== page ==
Two nine-year-olds have seen off older competition to become top junior engineers. Mike Levy reports
NASA watch out: two British engineers have designed a new international space station, and they are only nine years old. Ruairi Armstrong (no relation to Neil) and Michael Hunter, from Coulter Primary School in Biggar, South Lanarkshire, have won the Junior Engineer For Britain K'Nex Challenge 2005, held at the Old Royal Naval College in Greenwich.
The finalists' task was to design and build an international space station, using only K'Nex building blocks and their own creative imaginations. The annual challenge, for nine to 11-year-olds, was established seven years ago in association with Young Engineers, a UK-based educational charity whose purpose is to inspire young people to recognise the importance and excitement of a career in engineering.
Competitors have to use K'Nex to create two structures, but the subject is always a secret until the challenge begins. Space had been used as the theme throughout the regional heats, with teams previously having to build moon buggies, astronaut exercise machines and space shuttles. The final challenge was much more demanding. More than 75,000 children from all over the country took part, with just 11 teams making it to the final.
Lift-off for the final was on the dot of 1.30 pm (Greenwich Mean Time plus 1). The children were told they had less than two hours to design and build a space station and convince the judges that they were working to a viable plan.
As they were given their task, the teams (all boys this year) got to grips with designing a model space station that would meet strict criteria: it had to house eight astronauts, a science lab and satellite communications.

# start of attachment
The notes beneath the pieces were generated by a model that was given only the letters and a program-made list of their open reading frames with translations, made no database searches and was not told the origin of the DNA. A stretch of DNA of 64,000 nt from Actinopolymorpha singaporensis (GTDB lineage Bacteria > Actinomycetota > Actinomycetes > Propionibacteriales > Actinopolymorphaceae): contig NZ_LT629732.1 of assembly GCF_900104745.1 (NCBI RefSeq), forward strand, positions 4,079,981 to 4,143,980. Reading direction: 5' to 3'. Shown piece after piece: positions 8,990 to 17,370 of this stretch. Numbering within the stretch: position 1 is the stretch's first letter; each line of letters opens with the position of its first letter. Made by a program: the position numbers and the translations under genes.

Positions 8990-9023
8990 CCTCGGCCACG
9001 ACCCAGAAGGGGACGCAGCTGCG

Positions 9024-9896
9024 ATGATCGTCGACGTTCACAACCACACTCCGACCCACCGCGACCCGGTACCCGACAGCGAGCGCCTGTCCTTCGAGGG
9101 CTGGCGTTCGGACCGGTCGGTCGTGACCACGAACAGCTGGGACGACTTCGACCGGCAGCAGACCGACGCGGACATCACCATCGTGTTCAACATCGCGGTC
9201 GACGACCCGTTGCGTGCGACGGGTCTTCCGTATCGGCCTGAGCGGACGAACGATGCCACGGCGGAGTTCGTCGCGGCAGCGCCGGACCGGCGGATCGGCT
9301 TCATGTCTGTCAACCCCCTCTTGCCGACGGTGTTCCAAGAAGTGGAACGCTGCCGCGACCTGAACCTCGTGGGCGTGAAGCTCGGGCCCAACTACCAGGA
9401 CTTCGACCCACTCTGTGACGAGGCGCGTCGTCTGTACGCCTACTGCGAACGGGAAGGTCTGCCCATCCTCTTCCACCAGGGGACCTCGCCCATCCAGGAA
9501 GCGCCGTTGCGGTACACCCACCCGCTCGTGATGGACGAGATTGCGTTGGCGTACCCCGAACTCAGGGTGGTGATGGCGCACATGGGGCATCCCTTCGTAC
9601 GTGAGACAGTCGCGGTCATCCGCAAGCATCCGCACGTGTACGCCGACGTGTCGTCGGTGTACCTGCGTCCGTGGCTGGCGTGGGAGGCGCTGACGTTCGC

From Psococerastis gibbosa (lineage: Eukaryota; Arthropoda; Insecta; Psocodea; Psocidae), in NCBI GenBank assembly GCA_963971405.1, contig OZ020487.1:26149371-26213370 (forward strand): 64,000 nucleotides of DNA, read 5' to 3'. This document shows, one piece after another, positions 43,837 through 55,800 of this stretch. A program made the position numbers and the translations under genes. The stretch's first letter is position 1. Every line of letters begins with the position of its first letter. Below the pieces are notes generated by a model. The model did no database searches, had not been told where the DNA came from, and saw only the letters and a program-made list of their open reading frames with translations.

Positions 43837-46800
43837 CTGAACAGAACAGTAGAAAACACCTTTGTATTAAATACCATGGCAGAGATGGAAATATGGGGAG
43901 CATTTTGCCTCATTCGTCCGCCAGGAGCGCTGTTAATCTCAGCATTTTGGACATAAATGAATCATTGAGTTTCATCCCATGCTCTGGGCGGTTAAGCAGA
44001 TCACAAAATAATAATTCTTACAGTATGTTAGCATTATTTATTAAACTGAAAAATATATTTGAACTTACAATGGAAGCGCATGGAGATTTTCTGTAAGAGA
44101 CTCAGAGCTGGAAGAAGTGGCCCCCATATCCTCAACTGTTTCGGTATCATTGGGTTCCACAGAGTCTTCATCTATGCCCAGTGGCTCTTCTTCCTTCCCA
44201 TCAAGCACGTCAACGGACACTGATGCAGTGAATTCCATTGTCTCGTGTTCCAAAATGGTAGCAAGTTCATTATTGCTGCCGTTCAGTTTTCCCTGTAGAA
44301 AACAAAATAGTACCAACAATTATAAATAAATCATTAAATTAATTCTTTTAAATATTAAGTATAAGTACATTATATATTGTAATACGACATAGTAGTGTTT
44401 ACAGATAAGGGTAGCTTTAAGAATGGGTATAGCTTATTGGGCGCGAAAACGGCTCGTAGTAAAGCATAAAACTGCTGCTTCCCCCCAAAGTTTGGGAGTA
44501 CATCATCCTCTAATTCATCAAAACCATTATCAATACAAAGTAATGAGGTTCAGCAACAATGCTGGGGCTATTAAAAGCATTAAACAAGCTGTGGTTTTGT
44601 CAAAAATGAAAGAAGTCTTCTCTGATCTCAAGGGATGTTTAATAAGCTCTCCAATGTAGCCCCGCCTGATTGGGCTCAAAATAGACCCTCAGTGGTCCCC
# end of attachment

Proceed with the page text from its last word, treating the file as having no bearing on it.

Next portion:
It also had to have a working docking station for the space shuttle.
Each pair was given a model of the Nasa shuttle. Once the 10 minutes'
design time was up they got to work with amazing speed and dexterity.
Competitors were not only racing against the clock, they also had to face some pretty demanding questions from the panel of judges: "Did you keep to your plans?", "Why does the station have that shape?", "What problems did you have and how did you overcome them?"
The children showed remarkable ability to change plans in mid-course as some designs were found to be unworkable. Some had to make the living quarters smaller, others had to abandon a circular craft that just would not hold together. Others failed a rather stern test set by the judges: the station had to withstand a meteor shower (simulated by throwing K'Nex models of space debris at the fuselage). Some found their original designs to be over ambitious; others not ambitious enough.
Alicia Sacha from Hasbro UK comments: "All of the children in the final did extremely well, but Ruairi and Michael's space station was a clear favourite with the judges. Every year the challenge goes from strength to strength, with more and more schools participating. It's a fantastic interactive and hands-on initiative - teachers can take a real-life engineering design task into primary schools. It gives children a wonderful opportunity to gain an insight into a career in engineering."
Top Gear's Richard Hammond presented Ruairi and Michael, the youngest competitors in the final, with the trophy. The boys also won pound;1,000 for their school, pound;500 each and a bundle of K'nex prizes. Michael was delighted: "It was absolutely brilliant winning the competition. Building the space station was quite hard but I think we worked well together in a team."
* For more information on the K'Nex Challenge 2006, contact Young Engineers: Tel: 01428 727265www.knex.com